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Unemployed Floridians urge lawmakers to 'start acting like humans,' pass a second stimulus package

After months of stalled talks, critical aid will run out on Dec. 21 if another aid package isn't passed.
Credit: AP Photo/Eric Gay, File
In this April 23, 2020, file photo, President Donald Trump's name is seen on a stimulus check issued by the IRS to help combat the adverse economic effects of the COVID-19 outbreak.

TAMPA, Fla. — While talks about a second round of stimulus aid stall in Congress, Florida workers hope the help comes soon.

The pandemic has hit Florida workers hard. From mid-March to the close of business Monday, the state's Department of Economic Opportunity paid out nearly $18.9 billion to more than two million unemployed Floridians.

The need for help has been there and continues now.

"It would really be helpful to get that second stimulus to everybody. There's people that are going back to work that are still so far behind on bills that they can't make it without that little extra boost," Largo resident Trish Ann Eastman said.

She and her husband are on the same boat as millions of Americans still filing for unemployment.

When the pandemic first hit, the couple found themselves out of a job. The merchandizers quit knowing they could bring a deadly virus home to a loved one getting treated for cancer. 

"It was just too much of a risk and then I'm immunocompromised myself," Eastman said.

They wound up on unemployment. With no money coming in, checks from the state and the $1,200 of stimulus money from the federal government helped, but only for a few months.

"Then we were, unfortunately, having to use the credit cards and max it out for little things like groceries or when our bill was up. We didn't know how we were going to do," Eastman said.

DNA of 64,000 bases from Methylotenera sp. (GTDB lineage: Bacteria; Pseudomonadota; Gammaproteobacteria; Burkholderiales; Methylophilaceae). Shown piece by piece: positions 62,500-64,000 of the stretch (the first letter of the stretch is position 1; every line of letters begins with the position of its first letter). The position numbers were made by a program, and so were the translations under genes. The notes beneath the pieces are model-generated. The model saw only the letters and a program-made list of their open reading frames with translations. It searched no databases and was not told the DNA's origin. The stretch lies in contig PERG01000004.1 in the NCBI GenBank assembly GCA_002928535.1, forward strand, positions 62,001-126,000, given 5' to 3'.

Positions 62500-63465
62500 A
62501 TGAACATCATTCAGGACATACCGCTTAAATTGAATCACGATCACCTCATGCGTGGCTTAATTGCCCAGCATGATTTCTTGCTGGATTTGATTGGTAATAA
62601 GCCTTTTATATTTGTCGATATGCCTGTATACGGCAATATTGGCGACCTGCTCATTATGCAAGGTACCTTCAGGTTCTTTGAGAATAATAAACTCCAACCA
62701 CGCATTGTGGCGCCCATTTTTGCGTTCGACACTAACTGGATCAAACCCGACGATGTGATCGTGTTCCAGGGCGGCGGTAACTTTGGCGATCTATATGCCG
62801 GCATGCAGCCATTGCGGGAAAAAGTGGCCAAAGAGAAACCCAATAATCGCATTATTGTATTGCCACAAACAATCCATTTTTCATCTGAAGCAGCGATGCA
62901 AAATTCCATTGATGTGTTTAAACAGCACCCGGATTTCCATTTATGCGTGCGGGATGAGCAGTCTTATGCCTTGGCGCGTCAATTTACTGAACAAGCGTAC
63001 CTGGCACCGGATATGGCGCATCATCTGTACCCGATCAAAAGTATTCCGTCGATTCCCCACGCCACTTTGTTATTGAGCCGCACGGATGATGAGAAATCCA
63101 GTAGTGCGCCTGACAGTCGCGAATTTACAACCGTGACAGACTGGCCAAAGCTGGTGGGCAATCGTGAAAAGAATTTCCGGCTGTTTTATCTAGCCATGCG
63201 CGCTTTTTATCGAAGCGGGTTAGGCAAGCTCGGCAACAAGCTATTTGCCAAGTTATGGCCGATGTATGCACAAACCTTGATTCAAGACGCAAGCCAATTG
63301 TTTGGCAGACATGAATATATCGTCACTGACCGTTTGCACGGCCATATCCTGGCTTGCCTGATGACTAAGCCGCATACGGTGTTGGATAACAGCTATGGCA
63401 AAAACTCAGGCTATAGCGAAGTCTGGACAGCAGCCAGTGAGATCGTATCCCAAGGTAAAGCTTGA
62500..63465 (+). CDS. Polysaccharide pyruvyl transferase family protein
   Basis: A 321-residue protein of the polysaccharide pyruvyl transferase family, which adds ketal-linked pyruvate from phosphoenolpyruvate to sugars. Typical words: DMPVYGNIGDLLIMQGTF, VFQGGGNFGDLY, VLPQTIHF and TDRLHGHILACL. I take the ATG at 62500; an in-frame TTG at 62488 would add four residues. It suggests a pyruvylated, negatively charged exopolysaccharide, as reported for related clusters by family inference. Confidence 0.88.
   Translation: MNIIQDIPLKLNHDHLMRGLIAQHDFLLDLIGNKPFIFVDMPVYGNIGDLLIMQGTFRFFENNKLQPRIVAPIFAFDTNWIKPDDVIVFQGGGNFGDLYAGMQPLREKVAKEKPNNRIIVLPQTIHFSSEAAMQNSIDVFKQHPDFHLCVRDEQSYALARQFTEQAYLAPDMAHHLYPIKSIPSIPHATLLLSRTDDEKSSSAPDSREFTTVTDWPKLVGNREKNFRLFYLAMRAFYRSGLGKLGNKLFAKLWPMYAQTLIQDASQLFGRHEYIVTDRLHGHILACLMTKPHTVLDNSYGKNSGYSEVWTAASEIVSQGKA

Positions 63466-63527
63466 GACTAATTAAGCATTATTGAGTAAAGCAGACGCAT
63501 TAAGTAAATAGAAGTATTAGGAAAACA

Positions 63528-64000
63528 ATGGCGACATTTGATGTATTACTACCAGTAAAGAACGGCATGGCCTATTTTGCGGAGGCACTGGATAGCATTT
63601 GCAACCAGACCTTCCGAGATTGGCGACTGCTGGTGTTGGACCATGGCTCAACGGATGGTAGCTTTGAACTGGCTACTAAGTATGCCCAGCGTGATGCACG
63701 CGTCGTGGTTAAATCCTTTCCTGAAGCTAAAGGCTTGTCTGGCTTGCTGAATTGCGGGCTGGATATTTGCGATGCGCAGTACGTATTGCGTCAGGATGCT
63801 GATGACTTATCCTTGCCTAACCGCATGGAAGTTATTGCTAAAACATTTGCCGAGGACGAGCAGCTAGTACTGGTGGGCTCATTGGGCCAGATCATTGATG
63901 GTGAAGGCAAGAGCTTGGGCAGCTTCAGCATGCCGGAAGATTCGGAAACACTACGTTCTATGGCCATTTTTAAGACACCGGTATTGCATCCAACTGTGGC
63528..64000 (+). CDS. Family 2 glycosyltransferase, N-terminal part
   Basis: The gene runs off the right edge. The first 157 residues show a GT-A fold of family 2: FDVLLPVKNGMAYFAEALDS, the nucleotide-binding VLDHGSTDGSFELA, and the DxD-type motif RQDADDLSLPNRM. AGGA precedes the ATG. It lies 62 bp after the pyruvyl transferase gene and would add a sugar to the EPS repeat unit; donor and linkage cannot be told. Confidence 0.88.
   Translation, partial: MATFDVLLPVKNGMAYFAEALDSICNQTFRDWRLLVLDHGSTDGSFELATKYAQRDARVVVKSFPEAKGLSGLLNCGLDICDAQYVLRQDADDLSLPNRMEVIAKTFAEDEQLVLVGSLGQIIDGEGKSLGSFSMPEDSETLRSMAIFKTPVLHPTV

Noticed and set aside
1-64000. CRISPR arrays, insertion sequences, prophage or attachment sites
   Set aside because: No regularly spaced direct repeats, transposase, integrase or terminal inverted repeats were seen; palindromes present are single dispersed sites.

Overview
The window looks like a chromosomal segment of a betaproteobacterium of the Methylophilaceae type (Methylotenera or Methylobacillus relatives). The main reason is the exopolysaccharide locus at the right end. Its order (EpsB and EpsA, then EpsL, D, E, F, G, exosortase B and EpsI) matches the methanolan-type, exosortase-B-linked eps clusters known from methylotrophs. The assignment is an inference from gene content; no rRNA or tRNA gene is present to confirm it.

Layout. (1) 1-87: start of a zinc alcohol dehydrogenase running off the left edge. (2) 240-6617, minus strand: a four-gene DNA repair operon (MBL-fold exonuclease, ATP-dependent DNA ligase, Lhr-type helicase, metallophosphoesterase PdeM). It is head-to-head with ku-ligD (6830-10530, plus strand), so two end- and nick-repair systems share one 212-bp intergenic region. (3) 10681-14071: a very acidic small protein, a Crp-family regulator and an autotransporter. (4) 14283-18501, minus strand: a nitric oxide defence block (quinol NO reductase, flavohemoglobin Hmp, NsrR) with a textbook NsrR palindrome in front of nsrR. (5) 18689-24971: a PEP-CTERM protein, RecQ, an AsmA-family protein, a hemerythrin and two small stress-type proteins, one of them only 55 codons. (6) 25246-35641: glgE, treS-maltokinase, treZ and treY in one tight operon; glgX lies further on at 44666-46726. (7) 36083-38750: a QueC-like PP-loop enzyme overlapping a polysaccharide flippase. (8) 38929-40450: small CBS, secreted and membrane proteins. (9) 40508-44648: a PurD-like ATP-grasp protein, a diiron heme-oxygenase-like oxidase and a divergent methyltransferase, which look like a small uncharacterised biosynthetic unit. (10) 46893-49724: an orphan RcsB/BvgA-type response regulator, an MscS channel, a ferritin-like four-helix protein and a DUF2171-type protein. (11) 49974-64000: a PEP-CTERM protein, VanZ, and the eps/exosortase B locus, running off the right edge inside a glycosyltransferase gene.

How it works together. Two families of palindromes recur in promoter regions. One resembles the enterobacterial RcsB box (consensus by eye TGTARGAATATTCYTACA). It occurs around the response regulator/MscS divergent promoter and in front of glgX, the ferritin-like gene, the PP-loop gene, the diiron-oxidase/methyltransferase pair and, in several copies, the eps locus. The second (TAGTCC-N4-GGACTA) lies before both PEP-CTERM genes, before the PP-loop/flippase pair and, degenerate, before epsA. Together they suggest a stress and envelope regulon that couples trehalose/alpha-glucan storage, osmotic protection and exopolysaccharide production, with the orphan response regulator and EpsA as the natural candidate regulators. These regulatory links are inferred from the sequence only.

Trish Ann's husband is still unemployed. She just got a job at McDonald's to keep up with rent and medical bills. That's why she tweeted, asking for another stimulus check to keep a roof over her head and food on the table.  

Credit: Twitter

But stimulus talks between the U.S. House and Senate are at a standstill. A bipartisan plan that would have provided billions of dollars in aid to small businesses, money for state and local governments -- and unemployment benefits for couples like Trish Ann and her husband, Gene -- has no broad support. 

RELATED: Mitch McConnell sticking with scaled-back COVID-19 relief plan

Critical aid will run out on Dec. 21 if another aid package isn't passed.

"I think they really need to start jumping on it and start acting like normal humans and realize that there are people out there that desperately need this aid they're wanting to cause a war over. I wish they would be in our position so that it would get done, you know, maybe they need that hit of reality," Eastman said.

For now, the couple is still depending on unemployment checks to get by. They say they wouldn't be able to survive another lockdown without help from the government.

RELATED: Biden unveils economic team, pledges that 'help is on the way'

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